Bank stocks look to recover as investors eye Fed decision
Yahoo Finance Live anchors Julie Hyman and Brad Smith discuss bank stocks and how they are trading ahead of the Fed’s rate hike decision.
BRAD SMITH: Let's check in the latest market action in the banking sector as well. Investors are looking ahead to today's Fed decision. And we've got even more of this movement that's taking place in the regional banks. You flagged PacWest Bancorp as well. And we're seeing that move lower here pre-market by about 8%.
JULIE HYMAN: Yeah, although the company said it secured some cash from a financing facility, $1.4 billion in cash. It's got a financing facility from ATLAS SP Partners. Maybe what's weighing on the bank is that at the same time, it's making an announcement that its deposits fell by 20%, and it had been trying separately to raise capital in different ways, and that that is not working out. So I suspect that is what's going on here and why the stock is trading so much lower in pre-market trading, despite raising some capital or getting financing in a different way here.
BRAD SMITH: Yeah, $3.7 billion borrowed from the Federal Home Loan Bank System, and then $10 and 1/2 billion from the Federal Reserve's discount window, plus $2.1 billion in bank term funding program. That was as of March 20. And so investors are going to continue to have to look at the injections of capital is that-- the injection of capital, rather, that needs to come post-textbook bank run for not just First Republic that we had seen, for PacWest, and then additionally for Silicon Valley Bank that led to its own collapse.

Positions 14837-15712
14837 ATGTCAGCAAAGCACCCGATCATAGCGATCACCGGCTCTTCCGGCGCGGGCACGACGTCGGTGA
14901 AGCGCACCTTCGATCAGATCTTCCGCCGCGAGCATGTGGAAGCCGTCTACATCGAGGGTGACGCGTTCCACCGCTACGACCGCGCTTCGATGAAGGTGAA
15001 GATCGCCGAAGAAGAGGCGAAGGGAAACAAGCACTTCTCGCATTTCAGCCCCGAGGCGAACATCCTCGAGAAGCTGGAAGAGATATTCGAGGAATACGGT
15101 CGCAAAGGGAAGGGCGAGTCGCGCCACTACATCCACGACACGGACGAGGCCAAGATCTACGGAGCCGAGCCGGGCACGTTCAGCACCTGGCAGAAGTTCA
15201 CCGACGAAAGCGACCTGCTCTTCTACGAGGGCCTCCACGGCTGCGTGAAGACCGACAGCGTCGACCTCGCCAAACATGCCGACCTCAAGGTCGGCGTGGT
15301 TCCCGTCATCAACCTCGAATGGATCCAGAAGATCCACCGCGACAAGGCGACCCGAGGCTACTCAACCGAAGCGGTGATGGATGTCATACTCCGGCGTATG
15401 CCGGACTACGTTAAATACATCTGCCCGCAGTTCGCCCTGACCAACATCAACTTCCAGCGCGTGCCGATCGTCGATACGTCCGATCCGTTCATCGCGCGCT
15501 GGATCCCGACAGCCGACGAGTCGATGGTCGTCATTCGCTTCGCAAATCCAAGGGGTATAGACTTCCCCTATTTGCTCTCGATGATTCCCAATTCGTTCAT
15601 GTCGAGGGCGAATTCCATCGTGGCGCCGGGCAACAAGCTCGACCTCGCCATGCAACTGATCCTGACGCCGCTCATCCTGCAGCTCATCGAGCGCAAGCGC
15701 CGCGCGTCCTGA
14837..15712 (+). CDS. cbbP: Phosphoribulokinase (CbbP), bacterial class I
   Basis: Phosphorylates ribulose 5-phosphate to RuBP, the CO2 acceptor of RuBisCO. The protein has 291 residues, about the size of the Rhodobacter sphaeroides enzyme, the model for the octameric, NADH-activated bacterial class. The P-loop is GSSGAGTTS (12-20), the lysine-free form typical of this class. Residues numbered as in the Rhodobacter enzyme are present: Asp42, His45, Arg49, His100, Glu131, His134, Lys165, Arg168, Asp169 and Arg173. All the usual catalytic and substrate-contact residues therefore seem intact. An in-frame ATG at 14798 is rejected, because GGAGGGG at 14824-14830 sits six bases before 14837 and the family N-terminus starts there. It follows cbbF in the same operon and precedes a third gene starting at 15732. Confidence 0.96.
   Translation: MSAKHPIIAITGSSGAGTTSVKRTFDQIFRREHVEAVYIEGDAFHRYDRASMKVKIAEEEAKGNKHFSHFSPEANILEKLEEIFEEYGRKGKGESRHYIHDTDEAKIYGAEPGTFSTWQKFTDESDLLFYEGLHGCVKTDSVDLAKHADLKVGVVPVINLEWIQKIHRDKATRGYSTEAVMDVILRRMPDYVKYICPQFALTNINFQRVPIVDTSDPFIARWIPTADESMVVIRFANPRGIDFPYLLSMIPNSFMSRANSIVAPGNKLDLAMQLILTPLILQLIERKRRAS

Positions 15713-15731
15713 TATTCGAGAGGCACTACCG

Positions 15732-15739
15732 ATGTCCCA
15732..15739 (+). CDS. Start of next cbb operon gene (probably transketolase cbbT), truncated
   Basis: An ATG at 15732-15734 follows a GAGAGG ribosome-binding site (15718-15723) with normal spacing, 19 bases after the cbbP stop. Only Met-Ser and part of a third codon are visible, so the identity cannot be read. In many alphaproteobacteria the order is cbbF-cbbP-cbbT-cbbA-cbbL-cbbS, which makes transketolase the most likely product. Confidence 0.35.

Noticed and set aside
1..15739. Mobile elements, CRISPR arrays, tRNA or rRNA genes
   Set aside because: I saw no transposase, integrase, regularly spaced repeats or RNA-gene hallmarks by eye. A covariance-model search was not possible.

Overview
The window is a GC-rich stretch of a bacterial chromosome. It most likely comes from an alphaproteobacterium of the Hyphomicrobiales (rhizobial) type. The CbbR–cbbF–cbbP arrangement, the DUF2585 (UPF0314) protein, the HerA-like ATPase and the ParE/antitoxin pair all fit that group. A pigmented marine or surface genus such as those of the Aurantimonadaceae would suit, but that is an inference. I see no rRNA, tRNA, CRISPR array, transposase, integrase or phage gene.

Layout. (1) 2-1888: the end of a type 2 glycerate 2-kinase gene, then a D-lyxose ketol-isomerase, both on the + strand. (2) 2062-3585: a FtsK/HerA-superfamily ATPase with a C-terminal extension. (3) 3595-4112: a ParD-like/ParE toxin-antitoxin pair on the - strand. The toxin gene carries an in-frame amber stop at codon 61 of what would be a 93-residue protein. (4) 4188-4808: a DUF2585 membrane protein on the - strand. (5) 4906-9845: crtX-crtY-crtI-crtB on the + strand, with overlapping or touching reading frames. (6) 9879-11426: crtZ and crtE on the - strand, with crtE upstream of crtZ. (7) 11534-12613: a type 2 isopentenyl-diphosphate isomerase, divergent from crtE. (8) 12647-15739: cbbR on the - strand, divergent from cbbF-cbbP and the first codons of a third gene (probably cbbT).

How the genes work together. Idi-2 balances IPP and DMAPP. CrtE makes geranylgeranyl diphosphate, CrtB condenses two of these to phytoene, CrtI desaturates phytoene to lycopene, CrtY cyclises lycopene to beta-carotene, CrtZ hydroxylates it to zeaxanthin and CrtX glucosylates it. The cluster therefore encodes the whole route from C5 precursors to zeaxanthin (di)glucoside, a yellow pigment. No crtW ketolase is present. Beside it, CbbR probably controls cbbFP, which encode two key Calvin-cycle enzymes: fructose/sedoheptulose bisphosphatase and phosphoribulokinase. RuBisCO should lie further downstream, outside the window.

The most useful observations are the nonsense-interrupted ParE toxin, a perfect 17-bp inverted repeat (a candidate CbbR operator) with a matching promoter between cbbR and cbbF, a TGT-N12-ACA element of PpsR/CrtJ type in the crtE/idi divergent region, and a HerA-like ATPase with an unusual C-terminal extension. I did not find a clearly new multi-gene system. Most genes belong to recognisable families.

These are bank runs where you see an extreme and volatile volume of the amount of deposits that come forward, and then essentially thereafter it's just a matter of, OK, do we have enough cash for our day-to-day, any type of deposits or withdrawals that we might be exposed to as well, and being able to cash in on those.
JULIE HYMAN: Right. And part of the question is, where is that money going, right? There's some concern, guests we've talked to, saying if it goes to bigger banks, than are those bigger banks even bigger, and is that more of a systemic risk? But some of it must undoubtedly be flowing to small-- other small banks as well.